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Re: Bitcoin P2P e-cash paper

daemon@ATHENA.MIT.EDU (Satoshi Nakamoto)
Mon Nov 17 12:04:31 2008

Date: Sat, 15 Nov 2008 12:43:00 +0800
From: "Satoshi Nakamoto" <satoshi@vistomail.com>
Reply-To: satoshi@vistomail.com
To: bear@sonic.net
Cc: cryptography@metzdowd.com, jamesd@echeque.com

I'll try and hurry up and release the sourcecode as soon as possible to =
serve as a reference to help clear up all these implementation questions=

Ray Dillinger (Bear) wrote:
> When a coin is spent, the buyer and seller digitally sign a (blinded)
> transaction record.

Only the buyer signs, and there's no blinding.=20

> If someone double spends, then the transaction record=20
> can be unblinded revealing the identity of the cheater.=20

Identities are not used, and there's no reliance on recourse.  It's all =

> This is done via a fairly standard cut-and-choose=20
> algorithm where the buyer responds to several challenges
> with secret shares

No challenges or secret shares.  A basic transaction is just what you se=
e in the figure in section 2.  A signature (of the buyer) satisfying the=
 public key of the previous transaction, and a new public key (of the se=
ller) that must be satisfied to spend it the next time.

> They may also receive chains as long as the one they're trying to
> extend while they work, in which the last few "links" are links
> that are *not* in common with the chain on which they're working.
> These they ignore.=20

Right, if it's equal in length, ties are broken by keeping the earliest =
one received.

> If it contains a double spend, then they create a "transaction"=20
> which is a proof of double spending, add it to their pool A,=20
> broadcast it, and continue work.

There's no need for reporting of "proof of double spending" like that.  =
If the same chain contains both spends, then the block is invalid and re=
jected. =20

Same if a block didn't have enough proof-of-work.  That block is invalid=
 and rejected.  There's no need to circulate a report about it.  Every n=
ode could see that and reject it before relaying it.

If there are two competing chains, each containing a different version o=
f the same transaction, with one trying to give money to one person and =
the other trying to give the same money to someone else, resolving which=
 of the spends is valid is what the whole proof-of-work chain is about.

We're not "on the lookout" for double spends to sound the alarm and catc=
h the cheater.  We merely adjudicate which one of the spends is valid.  =
Receivers of transactions must wait a few blocks to make sure that resol=
ution has had time to complete.  Would be cheaters can try and simultane=
ously double-spend all they want, and all they accomplish is that within=
 a few blocks, one of the spends becomes valid and the others become inv=
alid.  Any later double-spends are immediately rejected once there's alr=
eady a spend in the main chain. =20

Even if an earlier spend wasn't in the chain yet, if it was already in a=
ll the nodes' pools, then the second spend would be turned away by all t=
hose nodes that already have the first spend.

> If the new chain is accepted, then they give up on adding their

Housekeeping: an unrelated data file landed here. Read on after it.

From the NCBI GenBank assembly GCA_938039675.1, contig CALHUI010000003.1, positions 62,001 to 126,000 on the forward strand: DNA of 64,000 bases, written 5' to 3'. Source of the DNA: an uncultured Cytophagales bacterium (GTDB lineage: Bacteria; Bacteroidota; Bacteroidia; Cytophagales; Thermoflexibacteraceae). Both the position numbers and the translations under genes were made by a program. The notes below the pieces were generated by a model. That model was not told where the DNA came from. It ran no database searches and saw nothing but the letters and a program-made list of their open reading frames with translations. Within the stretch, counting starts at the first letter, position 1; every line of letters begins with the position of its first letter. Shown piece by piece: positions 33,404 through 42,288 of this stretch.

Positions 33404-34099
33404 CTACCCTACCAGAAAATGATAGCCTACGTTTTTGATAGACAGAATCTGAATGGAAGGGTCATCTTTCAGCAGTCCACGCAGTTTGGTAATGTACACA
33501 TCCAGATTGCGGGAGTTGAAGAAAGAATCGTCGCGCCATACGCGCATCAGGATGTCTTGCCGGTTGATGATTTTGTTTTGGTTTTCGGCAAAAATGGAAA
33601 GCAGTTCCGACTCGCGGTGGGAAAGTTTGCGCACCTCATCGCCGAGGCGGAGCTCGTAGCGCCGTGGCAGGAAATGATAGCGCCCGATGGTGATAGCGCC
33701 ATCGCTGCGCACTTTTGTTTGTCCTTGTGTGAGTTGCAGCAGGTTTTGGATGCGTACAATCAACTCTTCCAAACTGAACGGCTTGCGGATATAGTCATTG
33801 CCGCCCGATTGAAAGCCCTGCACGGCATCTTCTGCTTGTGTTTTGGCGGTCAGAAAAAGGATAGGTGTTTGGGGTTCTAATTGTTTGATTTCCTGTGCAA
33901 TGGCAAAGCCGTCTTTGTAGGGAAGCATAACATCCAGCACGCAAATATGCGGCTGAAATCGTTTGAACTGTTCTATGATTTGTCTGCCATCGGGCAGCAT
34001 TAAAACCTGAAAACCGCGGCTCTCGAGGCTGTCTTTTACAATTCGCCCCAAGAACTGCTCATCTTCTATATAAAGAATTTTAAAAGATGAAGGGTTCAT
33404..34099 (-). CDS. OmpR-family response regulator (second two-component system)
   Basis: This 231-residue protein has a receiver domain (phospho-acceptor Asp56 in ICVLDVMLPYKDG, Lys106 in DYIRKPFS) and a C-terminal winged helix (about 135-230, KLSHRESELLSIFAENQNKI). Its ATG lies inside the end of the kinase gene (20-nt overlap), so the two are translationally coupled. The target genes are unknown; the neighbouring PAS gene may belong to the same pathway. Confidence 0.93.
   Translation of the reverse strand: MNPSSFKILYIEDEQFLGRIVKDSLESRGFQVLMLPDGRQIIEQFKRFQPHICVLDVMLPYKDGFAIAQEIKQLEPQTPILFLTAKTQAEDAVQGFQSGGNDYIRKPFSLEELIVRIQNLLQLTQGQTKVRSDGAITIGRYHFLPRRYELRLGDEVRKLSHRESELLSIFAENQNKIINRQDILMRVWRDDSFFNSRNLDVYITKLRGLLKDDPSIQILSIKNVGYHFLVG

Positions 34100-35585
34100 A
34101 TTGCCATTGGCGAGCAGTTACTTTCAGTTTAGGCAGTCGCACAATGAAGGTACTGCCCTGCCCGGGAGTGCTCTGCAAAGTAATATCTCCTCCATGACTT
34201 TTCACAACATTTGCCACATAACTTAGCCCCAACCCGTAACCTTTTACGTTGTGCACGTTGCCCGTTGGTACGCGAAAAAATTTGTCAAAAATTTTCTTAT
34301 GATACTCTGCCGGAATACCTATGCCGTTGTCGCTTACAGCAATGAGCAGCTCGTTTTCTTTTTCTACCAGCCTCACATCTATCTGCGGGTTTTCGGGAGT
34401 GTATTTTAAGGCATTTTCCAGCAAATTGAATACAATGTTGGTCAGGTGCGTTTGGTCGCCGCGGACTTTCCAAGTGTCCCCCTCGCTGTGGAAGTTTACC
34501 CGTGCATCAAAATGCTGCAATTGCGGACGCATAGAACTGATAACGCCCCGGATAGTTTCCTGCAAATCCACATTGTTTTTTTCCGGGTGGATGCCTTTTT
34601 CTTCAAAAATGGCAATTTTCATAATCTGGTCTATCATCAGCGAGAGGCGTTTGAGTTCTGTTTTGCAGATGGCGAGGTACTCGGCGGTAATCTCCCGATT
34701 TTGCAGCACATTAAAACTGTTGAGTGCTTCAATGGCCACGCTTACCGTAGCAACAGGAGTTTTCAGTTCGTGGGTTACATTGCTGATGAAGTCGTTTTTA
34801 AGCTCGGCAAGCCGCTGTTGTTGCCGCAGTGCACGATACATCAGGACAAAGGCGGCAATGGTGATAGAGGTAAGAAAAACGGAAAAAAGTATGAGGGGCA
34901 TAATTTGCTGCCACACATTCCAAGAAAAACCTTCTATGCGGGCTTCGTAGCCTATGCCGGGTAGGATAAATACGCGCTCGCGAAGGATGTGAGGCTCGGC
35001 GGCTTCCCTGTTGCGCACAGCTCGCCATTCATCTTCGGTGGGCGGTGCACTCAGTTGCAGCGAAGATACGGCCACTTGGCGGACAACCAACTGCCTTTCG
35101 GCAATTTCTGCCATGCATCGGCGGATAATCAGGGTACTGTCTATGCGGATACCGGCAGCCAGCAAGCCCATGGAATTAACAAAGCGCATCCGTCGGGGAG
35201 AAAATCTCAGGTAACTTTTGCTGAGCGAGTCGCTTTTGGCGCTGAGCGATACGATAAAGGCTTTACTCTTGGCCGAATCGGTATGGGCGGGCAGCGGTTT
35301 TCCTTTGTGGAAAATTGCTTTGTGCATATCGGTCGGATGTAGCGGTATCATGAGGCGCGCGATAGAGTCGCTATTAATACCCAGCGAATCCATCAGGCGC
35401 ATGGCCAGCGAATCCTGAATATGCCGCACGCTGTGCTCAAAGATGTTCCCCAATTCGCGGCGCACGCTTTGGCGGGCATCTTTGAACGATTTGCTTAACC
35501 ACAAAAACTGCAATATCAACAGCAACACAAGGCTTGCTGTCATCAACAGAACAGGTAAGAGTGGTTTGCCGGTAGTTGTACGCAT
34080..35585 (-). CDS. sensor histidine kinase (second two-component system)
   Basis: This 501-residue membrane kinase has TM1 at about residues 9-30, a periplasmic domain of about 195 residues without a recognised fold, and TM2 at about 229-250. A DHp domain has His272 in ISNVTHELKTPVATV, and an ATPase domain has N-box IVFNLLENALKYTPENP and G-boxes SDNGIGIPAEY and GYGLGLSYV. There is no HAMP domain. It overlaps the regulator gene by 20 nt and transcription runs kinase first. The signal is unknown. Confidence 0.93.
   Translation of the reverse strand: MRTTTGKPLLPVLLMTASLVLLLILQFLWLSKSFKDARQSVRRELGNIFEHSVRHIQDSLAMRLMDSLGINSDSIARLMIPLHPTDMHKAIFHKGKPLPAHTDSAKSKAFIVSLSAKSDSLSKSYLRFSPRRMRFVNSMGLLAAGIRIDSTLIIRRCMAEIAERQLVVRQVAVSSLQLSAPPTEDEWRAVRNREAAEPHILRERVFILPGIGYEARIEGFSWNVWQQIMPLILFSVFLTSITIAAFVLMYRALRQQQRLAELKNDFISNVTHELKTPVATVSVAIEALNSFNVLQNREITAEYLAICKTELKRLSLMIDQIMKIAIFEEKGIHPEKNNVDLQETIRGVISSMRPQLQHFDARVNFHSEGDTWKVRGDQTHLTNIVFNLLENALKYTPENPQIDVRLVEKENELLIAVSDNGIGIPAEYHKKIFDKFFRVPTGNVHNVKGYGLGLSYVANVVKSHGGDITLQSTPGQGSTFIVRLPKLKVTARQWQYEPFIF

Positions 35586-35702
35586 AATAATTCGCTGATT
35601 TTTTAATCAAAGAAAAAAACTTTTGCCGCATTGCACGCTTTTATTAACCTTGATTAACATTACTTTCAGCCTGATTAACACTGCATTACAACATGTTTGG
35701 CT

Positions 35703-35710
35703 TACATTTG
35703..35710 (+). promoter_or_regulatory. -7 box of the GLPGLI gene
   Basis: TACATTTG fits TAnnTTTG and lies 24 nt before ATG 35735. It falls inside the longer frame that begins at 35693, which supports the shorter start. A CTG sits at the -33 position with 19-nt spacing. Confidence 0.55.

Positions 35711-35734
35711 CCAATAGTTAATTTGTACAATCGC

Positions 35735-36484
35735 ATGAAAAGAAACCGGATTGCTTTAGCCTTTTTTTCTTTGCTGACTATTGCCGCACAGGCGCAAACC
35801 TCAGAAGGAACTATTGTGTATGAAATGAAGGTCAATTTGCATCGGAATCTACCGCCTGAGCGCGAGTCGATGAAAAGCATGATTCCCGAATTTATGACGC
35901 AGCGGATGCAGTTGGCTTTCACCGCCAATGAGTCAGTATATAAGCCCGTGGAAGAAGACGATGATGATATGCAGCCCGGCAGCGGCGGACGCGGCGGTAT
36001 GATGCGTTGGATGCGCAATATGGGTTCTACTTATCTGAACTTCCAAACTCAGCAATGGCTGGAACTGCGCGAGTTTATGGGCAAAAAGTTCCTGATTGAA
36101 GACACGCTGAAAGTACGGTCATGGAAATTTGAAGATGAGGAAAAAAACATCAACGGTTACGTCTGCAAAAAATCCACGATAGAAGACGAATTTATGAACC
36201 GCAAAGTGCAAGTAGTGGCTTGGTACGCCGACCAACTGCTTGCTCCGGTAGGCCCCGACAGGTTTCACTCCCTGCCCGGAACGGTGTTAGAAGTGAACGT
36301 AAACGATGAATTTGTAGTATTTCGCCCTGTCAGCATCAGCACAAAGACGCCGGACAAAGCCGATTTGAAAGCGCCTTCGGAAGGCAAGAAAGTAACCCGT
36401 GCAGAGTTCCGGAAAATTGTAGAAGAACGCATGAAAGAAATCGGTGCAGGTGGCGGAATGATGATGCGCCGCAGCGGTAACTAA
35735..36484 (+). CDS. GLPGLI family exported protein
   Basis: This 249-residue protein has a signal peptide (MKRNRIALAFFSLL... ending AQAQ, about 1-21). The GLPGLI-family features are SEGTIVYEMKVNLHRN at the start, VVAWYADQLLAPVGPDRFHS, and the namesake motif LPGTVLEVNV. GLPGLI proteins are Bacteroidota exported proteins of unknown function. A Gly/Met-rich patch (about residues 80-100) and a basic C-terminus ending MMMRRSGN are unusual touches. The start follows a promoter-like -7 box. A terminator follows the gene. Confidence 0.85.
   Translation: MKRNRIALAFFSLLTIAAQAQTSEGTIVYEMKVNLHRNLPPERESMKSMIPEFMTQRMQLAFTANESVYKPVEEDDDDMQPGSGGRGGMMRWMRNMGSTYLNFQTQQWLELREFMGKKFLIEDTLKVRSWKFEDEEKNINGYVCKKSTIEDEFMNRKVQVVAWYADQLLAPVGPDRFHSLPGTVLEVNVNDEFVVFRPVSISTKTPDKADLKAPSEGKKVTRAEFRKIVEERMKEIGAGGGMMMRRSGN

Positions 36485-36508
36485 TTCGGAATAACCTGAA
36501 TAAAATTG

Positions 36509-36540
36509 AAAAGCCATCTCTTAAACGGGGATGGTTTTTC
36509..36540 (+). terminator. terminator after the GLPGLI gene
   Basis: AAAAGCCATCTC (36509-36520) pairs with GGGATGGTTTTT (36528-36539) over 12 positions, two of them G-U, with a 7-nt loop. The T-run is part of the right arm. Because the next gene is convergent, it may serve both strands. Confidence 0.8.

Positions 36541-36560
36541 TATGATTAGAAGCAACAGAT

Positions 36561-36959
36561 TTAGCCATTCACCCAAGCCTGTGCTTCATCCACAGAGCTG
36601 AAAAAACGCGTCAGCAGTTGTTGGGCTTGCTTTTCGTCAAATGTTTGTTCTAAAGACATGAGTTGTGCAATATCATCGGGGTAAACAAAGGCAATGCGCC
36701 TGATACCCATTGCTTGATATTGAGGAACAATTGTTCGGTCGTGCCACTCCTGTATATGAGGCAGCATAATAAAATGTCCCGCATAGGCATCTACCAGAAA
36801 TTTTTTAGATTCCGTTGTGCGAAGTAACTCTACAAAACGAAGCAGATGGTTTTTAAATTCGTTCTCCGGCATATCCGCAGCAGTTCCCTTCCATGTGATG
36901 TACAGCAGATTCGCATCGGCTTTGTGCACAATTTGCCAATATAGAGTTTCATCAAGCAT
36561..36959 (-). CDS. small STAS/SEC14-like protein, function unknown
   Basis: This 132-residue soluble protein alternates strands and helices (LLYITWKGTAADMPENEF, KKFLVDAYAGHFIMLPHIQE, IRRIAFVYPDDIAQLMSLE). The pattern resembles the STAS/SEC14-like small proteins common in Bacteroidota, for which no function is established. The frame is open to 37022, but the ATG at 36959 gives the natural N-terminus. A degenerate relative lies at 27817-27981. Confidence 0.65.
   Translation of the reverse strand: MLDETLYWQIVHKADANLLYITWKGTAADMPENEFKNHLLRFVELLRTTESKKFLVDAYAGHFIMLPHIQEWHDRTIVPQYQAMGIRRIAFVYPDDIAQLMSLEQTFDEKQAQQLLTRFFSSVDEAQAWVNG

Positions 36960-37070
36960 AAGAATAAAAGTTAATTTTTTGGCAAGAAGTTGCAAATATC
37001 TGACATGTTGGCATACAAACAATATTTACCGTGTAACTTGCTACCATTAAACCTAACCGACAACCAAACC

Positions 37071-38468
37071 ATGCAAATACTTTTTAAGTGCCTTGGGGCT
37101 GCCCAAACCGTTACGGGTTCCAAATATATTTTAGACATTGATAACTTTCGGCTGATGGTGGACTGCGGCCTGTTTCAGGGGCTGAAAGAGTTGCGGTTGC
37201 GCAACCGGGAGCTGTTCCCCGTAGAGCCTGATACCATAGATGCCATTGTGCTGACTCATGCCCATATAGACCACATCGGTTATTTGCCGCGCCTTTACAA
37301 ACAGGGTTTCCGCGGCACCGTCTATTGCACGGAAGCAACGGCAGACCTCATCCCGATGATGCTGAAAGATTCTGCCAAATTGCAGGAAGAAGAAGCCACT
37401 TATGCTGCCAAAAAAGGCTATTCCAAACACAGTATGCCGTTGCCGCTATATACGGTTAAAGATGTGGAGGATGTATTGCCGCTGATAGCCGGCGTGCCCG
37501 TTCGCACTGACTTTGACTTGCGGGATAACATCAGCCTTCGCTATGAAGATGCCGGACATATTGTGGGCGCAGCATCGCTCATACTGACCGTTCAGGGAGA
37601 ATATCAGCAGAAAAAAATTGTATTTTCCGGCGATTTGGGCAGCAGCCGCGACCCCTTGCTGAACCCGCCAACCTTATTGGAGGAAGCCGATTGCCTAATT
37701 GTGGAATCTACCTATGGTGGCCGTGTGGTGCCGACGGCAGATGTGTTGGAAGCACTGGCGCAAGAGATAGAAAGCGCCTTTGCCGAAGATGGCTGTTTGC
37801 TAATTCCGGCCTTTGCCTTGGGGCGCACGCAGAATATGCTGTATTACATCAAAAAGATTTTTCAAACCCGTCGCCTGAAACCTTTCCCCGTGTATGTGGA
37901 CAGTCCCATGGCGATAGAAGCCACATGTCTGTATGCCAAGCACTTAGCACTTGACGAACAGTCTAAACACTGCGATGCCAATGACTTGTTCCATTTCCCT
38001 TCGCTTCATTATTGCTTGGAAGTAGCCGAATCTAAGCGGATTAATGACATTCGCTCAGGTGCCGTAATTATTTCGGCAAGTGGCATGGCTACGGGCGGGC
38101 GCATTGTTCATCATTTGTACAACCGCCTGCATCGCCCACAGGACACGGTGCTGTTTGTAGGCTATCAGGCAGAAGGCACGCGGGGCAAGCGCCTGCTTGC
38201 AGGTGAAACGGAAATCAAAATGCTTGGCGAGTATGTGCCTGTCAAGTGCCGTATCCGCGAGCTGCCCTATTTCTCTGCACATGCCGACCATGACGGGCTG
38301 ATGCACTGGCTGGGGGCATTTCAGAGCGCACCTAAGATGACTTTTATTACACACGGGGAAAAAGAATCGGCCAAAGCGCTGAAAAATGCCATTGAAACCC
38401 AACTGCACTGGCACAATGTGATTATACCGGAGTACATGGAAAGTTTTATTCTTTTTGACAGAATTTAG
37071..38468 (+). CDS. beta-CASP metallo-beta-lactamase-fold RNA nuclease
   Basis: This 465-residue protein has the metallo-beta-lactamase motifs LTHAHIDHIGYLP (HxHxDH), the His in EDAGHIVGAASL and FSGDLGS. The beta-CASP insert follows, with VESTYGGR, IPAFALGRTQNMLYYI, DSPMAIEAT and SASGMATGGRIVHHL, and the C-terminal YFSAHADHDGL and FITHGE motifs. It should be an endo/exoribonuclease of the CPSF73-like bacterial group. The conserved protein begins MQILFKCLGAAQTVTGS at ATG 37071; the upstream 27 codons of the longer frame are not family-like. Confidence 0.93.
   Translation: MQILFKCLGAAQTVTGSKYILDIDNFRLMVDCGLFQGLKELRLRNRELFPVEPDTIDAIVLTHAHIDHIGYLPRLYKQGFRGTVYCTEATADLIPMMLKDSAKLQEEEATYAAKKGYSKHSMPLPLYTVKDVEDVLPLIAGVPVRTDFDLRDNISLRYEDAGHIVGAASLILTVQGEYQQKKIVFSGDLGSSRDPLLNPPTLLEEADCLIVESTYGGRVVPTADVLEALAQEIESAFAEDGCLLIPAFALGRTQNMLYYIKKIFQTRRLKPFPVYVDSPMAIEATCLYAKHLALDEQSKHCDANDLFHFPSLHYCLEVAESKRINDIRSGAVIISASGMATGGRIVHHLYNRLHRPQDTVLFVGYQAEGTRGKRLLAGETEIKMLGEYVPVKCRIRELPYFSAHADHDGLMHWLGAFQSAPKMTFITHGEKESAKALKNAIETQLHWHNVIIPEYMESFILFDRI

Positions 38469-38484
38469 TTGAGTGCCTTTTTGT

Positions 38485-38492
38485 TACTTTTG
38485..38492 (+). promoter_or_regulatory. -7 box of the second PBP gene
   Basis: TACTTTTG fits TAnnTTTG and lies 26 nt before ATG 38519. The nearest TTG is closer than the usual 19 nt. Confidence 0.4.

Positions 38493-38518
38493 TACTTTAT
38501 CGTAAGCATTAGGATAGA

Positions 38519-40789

> current link, dump all the transactions from pool L back into pool
> A (along with transactions they've received or created since
> starting work), eliminate from pool A those transaction records
> which are already part of a link in the new chain, and start work
> again trying to extend the new chain.

Right.  They also refresh whenever a new transaction comes in, so L pret=
ty much contains everything in A all the time.

> CPU-intensive digital signature algorithm to=20
> sign the chain including the new block L.=20

It's a Hashcash style SHA-256 proof-of-work (partial pre-image of zero),=
 not a signature. =20

> Is there a mechanism to make sure that the "chain" does not consist
> solely of links added by just the 3 or 4 fastest nodes? 'Cause a
> broadcast transaction record could easily miss those 3 or 4 nodes
> and if it does, and those nodes continue to dominate the chain, the
> transaction might never get added.

If you're thinking of it as a CPU-intensive digital signing, then you ma=
y be thinking of a race to finish a long operation first and the fastest=
 always winning.

The proof-of-work is a Hashcash style SHA-256 collision finding.  It's a=
 memoryless process where you do millions of hashes a second, with a sma=
ll chance of finding one each time.  The 3 or 4 fastest nodes' dominance=
 would only be proportional to their share of the total CPU power.  Anyo=
ne's chance of finding a solution at any time is proportional to their C=
PU power.

There will be transaction fees, so nodes will have an incentive to recei=
ve and include all the transactions they can.  Nodes will eventually be =
compensated by transaction fees alone when the total coins created hits =
the pre-determined ceiling.

> Also, the work requirement for adding a link to the chain should
> vary (again exponentially) with the number of links added to that
> chain in the previous week, causing the rate of coin generation
> (and therefore inflation) to be strictly controlled.


> You need coin aggregation for this to scale. There needs to be
> a "provable" transaction where someone retires ten single coins
> and creates a new coin with denomination ten, etc.=20

Every transaction is one of these.  Section 9, Combining and Splitting V=
alue. =20

Satoshi Nakamoto

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